May 2017 – Spanish Whites
May 2017 – Spanish Whites
A trip to Spain is definitely on my bucket list. It is a wine destination that has it all: red, white, dry, sweet, sparkling and still. They also have amazing food. Oh yeah, they do have some cool cultural things and it’s quite pretty, but in all honesty, I’d primarily go there to eat and drink.
I like to start my meals with sparkling wine, so why not start my trip to Spain in sparkling wine country? Penedés is in the northeastern region of Spain, about an hour from Barcelona. Cava is Spanish sparkling wine, and only wines produced in the champenoise traditional method may be labeled Cava. I find most Cavas to be dry, crisp, and citrusy. It is a terrific partner with just about any food that has lemon as an ingredient or anything on which you might be inclined to squeeze a lemon. The Fava Bean Dip listed here reminds me of traditional chickpea hummus, rich and smooth. It gets an additional boost of tartness from goat cheese and lemon. It is great with chips or veggies for dipping.
As you enjoy your starter, make your main course, a classic Spanish tortilla. This dish confuses many people because they call it a tortilla even though there are no flour or corn based products used. Others refer to it as an omelet because it uses eggs, but it is often served cold and there is no complicated act of eggs being folded over a cheesy filling. To me, it is most like an Italian frittata, which is basically an egg holding together various ingredients. The classic Spanish version classically incorporates potatoes and onions. The recipe below or at www.LaSommelierre.com utilizes sweet potatoes, thyme and a touch of nutmeg. The resulting dish is both sweet and savory. Complement the tortilla with a white Spanish wine called Godello and a side salad made from arugula topped with toasted pine nuts, dressed with a squeeze of lemon, a drizzle of olive oil, and a sprinkle of salt.
Some consider Godello Spain’s answer to Chardonnay. Grown in Galicia, which is in the northwest region of Spain, the Godello grape is versatile and somewhat neutral. This means it is good at reflecting the methods of the winemaker. Producers in Bierzo age Godello in oak barrels, which makes richer, fuller wines. On the other hand, the Godellos from Valdeorras tend to be aged in steel tanks, giving them a fresher, livelier quality. In any case, the base fruit has the same citrus, melon and tropical fruit flavors that are often found in California Chardonnays.
A nutty end to your Spanish evening is a Tarta de Santiago (www.LaSommelierre.com) (also from Galicia), which is similar to a Jewish Passover cake. It is possible that this Spanish dessert is related to the classic Passover dish because the Jews came to Galicia in the twelfth and thirteenth centuries. Its almond flavor is enhanced by the addition of lemon and orange zest. It is delicious with a sweet version of citrusy Cava. Do be sure to ask your retailer for help finding a sweet one since it is often difficult to tell by the label. If you can’t find a sweet Cava, a sweet Prosecco or Moscato will work.
So, go on. Pair Up!
Maria Terry is a Certified Sommelier and Wine Educator in the San Francisco Bay Area. www.LaSommelierre.com
Fava Bean Dip
½ cup chopped garlic, cooked until soft, in one tbsp. of olive oil
2-3 lbs. fresh fava beans, shelled and cooked (about 2 cups)
1 teaspoon lemon zest
2 tbsp. lemon juice
¼ cup water
5 ounces goat cheese
Salt and pepper
Place beans, garlic, lemon zest, lemon juice, and water in food processor, pulse until smooth. Stream in a tablespoon or two more of olive oil while puréeing. Add goat cheese and pulse until just combined. Add more water if thinner consistency is desired. Season with salt and pepper to taste. Serve with fresh cucumbers, red peppers, and jicama.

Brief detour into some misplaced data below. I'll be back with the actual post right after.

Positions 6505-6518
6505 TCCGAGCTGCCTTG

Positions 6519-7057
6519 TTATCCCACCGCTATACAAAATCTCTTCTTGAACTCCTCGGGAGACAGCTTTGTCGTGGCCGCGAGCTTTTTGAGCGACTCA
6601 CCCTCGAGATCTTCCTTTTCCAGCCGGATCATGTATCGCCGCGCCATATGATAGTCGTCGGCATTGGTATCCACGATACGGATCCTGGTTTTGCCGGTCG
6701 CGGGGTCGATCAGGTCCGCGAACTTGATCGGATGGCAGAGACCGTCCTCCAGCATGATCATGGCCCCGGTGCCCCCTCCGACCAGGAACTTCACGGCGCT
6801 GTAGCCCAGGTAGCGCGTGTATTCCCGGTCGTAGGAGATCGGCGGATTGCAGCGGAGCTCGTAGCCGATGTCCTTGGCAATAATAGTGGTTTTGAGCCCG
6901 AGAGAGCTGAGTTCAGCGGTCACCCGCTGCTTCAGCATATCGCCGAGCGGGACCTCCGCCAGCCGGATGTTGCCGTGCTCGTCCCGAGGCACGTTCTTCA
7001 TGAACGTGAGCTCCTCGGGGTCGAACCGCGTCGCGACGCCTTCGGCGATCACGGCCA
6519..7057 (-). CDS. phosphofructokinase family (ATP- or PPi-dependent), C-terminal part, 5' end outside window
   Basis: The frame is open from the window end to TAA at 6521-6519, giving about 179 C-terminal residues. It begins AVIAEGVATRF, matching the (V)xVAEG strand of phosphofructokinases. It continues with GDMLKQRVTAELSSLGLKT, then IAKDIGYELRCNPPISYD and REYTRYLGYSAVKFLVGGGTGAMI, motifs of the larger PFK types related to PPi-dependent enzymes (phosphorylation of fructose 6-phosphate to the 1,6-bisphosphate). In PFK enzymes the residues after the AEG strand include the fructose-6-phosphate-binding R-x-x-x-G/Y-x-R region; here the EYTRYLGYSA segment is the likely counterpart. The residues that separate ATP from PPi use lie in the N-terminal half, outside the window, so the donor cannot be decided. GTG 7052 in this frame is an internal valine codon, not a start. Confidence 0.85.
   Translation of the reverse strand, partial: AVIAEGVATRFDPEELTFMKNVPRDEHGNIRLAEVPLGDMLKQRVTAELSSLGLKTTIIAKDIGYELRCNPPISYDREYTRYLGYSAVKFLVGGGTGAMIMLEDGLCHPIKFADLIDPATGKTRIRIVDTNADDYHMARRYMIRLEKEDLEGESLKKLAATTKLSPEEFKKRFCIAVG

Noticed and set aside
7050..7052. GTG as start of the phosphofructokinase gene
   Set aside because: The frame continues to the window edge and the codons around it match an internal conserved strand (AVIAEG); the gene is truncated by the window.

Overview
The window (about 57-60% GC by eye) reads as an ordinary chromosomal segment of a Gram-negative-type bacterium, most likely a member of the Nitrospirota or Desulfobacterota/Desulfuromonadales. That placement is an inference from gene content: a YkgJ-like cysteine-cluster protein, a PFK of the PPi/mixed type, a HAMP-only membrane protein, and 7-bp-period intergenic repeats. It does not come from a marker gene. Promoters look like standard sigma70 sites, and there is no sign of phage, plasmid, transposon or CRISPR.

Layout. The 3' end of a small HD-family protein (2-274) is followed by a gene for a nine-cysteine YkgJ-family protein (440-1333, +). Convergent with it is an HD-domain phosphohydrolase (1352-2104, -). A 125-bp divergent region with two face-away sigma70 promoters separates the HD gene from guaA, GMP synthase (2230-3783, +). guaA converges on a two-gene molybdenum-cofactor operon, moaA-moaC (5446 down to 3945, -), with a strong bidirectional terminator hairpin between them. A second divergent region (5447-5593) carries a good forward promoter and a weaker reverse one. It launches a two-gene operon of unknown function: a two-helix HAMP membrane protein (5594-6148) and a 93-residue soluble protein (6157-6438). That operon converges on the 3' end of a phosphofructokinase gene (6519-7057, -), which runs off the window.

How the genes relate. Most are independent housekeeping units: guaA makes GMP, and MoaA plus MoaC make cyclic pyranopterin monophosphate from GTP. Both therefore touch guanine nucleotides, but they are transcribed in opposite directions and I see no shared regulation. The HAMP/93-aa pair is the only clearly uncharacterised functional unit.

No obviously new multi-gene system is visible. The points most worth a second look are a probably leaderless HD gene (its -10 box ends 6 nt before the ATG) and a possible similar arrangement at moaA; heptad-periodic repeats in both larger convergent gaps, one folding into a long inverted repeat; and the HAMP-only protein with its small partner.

Yield: 2 cups
Sweet Potato Tortilla (Spanish Omelet)
3 tablespoons olive oil
1 large onion
3 sweet potatoes, peeled and sliced into thin rounds
¾ teaspoon sea salt
Freshly ground pepper
¾ teaspoon freshly grated nutmeg
3 tablespoons chopped parsley
1 small tablespoon thyme leaves
In a 10” cast iron or ovenproof skillet set over medium-high heat, heat oil, and add in onions to caramelize, stirring constantly for 1 minute. Turn down heat to low and cook onions until they begin to turn golden. Add in sweet potatoes and stir to coat in oil and onion mixture. Cover with lid and cook until sweet potatoes are tender, about 10 minutes. Transfer to a large bowl and set aside. Keep skillet over hot flame.
In a small bowl, whisk together eggs, salt, pepper, nutmeg, parsley, and thyme. Pour over sweet potatoes and stir to incorporate.
Add remaining tablespoon olive oil to skillet and pour in sweet potato-egg mixture. Let cook over medium heat until the edges seem to firm up, about 5 minutes, then transfer to oven to cook. Tortilla is ready when all the egg has set, about 20 minutes. Let cool slightly before flipping tortilla over onto a plate and slicing to serve.
Yield: 6-8 servings
Tarta de Santiago
½ pound (1¾ cups) blanched whole almonds
6 large eggs, separated
1¼ cups superfine sugar
Grated zest of 1 orange
Grated zest of 1 lemon
4 drops almond extract
Confectioners' sugar for dusting
Finely grind the almonds in a food processor.
With an electric mixer, beat the egg yolks with the sugar to a smooth pale cream. Beat in the zests and almond extract. Add the ground almonds and mix very well.
With clean beaters, beat the egg whites in a large bowl until stiff peaks form. Fold them into the egg and almond mixture. (The mixture is thick, so you will need to turn it over quite a bit into the egg whites.)
Grease an 11-inch spring form pan, preferably nonstick, with butter and dust it with flour. Pour in the cake batter and bake in a preheated 350°F oven for 40 minutes or until it feels firm to the touch. Let cool before turning out.
Just before serving, dust the top of the cake with confectioners’ sugar.
Yield: 8-10 servings